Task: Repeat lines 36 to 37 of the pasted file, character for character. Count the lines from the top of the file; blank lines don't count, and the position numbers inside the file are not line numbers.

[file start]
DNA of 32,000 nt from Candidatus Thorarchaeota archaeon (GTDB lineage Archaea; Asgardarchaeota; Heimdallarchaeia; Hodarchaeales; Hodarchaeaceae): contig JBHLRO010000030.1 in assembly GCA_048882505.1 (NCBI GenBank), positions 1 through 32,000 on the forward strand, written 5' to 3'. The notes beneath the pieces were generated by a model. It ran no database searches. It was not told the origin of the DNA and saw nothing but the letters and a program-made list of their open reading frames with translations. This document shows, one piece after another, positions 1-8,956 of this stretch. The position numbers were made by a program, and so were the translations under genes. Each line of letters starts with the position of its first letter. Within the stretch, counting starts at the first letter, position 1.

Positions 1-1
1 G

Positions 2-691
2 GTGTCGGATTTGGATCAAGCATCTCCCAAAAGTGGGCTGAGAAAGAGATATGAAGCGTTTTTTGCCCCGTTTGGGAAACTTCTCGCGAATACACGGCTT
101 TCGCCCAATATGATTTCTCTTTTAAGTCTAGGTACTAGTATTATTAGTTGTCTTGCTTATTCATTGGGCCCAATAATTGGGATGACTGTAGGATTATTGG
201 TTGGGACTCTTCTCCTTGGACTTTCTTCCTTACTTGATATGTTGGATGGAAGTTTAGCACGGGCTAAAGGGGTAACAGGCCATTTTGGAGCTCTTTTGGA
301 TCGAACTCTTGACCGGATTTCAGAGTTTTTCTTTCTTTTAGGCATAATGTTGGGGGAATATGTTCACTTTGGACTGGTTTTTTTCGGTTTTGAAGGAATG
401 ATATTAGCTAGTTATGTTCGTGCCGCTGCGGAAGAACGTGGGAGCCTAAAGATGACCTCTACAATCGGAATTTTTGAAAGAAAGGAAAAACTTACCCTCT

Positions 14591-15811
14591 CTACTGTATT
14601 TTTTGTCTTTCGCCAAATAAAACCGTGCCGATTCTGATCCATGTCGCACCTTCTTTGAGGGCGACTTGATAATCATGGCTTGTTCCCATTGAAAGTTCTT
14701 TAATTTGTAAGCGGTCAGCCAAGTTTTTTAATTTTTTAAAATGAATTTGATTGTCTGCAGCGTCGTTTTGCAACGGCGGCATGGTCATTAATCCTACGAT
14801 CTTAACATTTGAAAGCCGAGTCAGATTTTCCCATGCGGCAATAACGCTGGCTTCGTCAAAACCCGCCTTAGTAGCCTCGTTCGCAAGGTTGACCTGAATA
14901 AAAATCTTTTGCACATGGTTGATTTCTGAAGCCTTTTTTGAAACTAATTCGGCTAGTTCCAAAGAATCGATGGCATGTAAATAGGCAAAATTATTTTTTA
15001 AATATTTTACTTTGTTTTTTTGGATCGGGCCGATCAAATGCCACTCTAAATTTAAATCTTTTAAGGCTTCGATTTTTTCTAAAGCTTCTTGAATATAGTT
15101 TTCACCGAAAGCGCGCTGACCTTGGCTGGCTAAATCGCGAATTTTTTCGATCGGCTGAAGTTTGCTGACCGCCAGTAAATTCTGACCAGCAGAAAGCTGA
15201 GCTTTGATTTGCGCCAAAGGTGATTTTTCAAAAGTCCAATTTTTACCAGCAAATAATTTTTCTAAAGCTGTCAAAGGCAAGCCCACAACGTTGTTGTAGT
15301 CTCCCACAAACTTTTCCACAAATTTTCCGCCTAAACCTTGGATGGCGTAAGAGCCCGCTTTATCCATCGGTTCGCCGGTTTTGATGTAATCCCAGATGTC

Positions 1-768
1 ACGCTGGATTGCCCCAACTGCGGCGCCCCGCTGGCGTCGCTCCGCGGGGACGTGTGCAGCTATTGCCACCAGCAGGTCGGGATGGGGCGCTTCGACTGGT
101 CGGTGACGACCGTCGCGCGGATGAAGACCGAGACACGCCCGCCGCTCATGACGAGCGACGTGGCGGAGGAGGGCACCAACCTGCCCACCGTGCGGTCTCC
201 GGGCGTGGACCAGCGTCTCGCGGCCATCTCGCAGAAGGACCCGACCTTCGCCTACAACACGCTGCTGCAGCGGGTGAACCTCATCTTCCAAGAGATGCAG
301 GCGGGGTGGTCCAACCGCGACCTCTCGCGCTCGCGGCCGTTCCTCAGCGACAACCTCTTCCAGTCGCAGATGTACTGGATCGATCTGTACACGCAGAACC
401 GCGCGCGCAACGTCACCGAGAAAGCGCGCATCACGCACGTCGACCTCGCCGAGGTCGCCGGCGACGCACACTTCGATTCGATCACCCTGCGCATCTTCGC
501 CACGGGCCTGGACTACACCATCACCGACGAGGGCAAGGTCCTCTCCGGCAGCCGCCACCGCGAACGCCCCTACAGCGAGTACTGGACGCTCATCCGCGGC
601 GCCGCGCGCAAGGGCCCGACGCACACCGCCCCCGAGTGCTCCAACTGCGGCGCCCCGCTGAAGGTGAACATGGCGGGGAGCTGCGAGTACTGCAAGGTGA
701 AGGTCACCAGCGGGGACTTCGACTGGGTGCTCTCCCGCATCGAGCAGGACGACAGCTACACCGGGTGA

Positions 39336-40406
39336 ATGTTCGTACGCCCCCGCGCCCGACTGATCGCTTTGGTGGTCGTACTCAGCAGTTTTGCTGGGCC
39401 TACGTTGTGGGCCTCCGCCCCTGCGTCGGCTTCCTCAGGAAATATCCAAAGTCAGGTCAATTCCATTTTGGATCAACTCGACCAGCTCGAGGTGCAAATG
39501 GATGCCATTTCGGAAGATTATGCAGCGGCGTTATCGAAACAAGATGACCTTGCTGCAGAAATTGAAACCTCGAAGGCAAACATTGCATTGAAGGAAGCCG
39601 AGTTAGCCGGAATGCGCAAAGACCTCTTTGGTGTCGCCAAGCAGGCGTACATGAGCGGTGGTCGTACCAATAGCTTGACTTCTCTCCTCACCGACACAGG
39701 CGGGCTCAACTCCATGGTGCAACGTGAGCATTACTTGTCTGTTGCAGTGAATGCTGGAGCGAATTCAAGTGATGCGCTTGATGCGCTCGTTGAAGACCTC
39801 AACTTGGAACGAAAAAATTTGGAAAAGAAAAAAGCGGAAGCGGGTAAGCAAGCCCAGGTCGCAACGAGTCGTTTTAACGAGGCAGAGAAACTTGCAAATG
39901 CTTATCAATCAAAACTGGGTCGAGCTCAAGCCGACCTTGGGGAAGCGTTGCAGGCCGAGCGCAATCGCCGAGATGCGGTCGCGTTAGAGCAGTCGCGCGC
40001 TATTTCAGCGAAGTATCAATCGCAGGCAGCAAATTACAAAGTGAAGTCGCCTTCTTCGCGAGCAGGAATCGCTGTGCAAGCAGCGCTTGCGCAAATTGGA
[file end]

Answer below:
39901 CTTATCAATCAAAACTGGGTCGAGCTCAAGCCGACCTTGGGGAAGCGTTGCAGGCCGAGCGCAATCGCCGAGATGCGGTCGCGTTAGAGCAGTCGCGCGC
40001 TATTTCAGCGAAGTATCAATCGCAGGCAGCAAATTACAAAGTGAAGTCGCCTTCTTCGCGAGCAGGAATCGCTGTGCAAGCAGCGCTTGCGCAAATTGGA